Staff Photo: John Bohn A tour of "Aimee's Wing" is given at the Copeland family home in Snellville Wednesday. Aimee Copeland is recovering from quadruple amputations due to a flesh eating infection incurred after an adventure accident. Home builders and contractors donated time and expenses to build an addition to the Copeland's home, to meet Aimee's physical needs.
SNELLVILLE -- Aimee Copeland won't be back in Snellville to check out the elaborate, donated addition to her family's home for another week or so, but that doesn't mean she hasn't been out and about.
Copeland -- the 24-year-old South Gwinnett grad rehabbing after amputations necessitated by a rare flesh-eating bacteria contracted over the summer -- has been "periodically" taking leave from her Atlanta-area rehab facility to see friends and such, father Andy revealed Wednesday. She even went to the Fox Theatre Tuesday night to catch a showing of "The Addams Family" musical.
"She's been going out periodically around downtown (Atlanta) and in the 'burbs even," Andy Copeland said. "She hasn't been here yet because we want to keep it a secret until we reveal it to her."
Andy Copeland addressed a crowd gathered outside his family's suddenly much larger home Wednesday morning, thanking the masses for the nearly 2,000-square-foot "Aimee's Wing" that was built in just 25 days of work. Unveiled and officially turned over to the family Wednesday, the project was spearheaded by Pulte Homes and brought together countless crews, vendors, donors and contractors.
Shorts forays aside, Aimee Copeland won't be officially released from rehab until next Wednesday or Thursday. She helped with initial plans and picked out color schemes, but has yet to see her "new home."
Family and friends, though, said the project screams "Aimee."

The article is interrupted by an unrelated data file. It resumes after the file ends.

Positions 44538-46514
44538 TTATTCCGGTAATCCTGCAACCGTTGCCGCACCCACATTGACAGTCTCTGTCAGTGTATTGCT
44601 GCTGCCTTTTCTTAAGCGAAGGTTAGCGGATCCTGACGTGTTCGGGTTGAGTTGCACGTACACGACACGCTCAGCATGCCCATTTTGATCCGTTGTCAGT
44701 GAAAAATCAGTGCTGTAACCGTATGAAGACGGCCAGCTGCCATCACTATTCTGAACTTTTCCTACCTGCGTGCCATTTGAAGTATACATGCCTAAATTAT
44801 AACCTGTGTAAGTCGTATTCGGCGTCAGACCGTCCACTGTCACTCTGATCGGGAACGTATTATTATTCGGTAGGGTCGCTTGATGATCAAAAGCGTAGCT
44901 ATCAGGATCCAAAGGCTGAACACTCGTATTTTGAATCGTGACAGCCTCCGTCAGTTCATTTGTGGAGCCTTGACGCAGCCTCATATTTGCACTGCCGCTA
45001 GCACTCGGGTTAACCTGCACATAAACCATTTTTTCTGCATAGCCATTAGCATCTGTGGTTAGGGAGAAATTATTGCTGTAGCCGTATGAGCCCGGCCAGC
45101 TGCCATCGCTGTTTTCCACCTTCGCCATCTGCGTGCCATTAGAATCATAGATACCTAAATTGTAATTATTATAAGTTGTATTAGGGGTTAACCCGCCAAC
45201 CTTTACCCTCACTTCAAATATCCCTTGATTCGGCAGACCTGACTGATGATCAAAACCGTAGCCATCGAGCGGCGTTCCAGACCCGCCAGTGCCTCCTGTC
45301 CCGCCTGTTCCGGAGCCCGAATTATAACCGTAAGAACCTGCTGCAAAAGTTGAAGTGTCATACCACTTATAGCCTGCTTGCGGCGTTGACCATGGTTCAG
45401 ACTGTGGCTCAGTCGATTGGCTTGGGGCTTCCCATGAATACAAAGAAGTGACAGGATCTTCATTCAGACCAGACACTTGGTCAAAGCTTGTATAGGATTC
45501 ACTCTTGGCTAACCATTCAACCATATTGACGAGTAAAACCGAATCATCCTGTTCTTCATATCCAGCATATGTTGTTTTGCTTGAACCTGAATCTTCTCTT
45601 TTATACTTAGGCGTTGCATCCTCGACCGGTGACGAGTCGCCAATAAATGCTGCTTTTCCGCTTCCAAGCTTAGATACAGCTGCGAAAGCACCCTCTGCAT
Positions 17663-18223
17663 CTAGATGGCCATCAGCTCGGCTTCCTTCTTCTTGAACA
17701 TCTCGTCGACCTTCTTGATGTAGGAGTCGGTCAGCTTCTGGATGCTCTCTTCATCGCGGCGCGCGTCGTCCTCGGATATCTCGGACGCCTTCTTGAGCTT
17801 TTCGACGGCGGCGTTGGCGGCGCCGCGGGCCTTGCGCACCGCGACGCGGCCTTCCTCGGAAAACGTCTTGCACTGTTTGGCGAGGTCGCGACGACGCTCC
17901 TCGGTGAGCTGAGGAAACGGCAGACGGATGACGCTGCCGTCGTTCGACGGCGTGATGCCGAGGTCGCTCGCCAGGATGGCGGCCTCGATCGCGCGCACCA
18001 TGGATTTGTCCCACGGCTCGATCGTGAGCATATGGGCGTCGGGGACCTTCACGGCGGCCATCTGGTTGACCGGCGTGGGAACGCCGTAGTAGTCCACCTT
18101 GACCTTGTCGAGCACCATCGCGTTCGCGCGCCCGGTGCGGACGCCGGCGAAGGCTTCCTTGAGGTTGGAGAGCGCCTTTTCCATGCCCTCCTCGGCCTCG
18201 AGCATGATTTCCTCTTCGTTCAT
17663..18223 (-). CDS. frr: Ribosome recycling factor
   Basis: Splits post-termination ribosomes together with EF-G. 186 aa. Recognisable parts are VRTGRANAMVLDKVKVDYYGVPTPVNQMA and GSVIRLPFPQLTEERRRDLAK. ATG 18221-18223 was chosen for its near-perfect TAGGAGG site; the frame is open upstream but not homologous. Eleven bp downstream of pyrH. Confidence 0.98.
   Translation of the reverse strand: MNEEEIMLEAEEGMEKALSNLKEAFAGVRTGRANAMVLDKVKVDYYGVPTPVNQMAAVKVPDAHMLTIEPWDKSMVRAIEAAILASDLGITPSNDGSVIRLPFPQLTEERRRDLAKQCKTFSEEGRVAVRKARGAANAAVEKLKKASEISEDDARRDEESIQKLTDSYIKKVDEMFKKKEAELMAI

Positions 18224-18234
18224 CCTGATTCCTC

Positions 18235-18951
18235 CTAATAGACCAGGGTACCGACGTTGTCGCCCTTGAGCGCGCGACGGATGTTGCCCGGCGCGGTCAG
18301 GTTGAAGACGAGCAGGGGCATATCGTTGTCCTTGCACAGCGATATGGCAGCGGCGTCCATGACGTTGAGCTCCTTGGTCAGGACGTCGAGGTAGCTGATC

"She's a very alive, very vibrant person, and it's a very alive space," sister Paige Copeland said. "I think she'll die when she gets here."
Said Donna DeLuca, a designer at Kennesaw-based Design Environments, Inc.: "She has no idea, and maybe we're prejudiced, but she has no idea how fantastic it came together."
Scraped hardwoods and natural light fill the space of "Aimee's Wing," which includes a bedroom, expertly remodeled bathroom and study. Passionate purples and blues dominate the color scheme.
Upstairs, the family's kitchen -- remodeled by the folks at the Snellville Home Depot -- now blends into a large breakfast area. A sunroom and huge exercise room -- meant for yoga and physical therapy and painted with streaks of bright color -- complete the space.
Almost everything was donated. The one thing that wasn't, an elevator, turned out to be covered by the roughly $19,000 raised at last month's "Aimee's Weekend" on the Snellville Towne Green.
"It's going to be great," Paige Copeland said, "just her being here and being able to just chill."
A grad student at the University of West Georgia, Aimee contracted a rare bacteria called necrotizing fasciitis after a fall from a homemade zipline near Carrollton on May 1. She has had most of her left leg, both hands and her right foot amputated.
Leaving rehab, moving home and continuing to train with prosthetics are the next steps, but she and her father already have another scheme in the works.
There won't be any formal announcement for a few weeks, Andy Copeland said Wednesday, but they both want to use their platform to raise awareness for a number of causes: giving blood, wheelchairs and walkers for needy people with disabilities, prosthetics for injured soldiers.
"We want to reach out and we want to be spokespeople who can do that on behalf of those who may not have the voice to speak out on their own," Copeland said.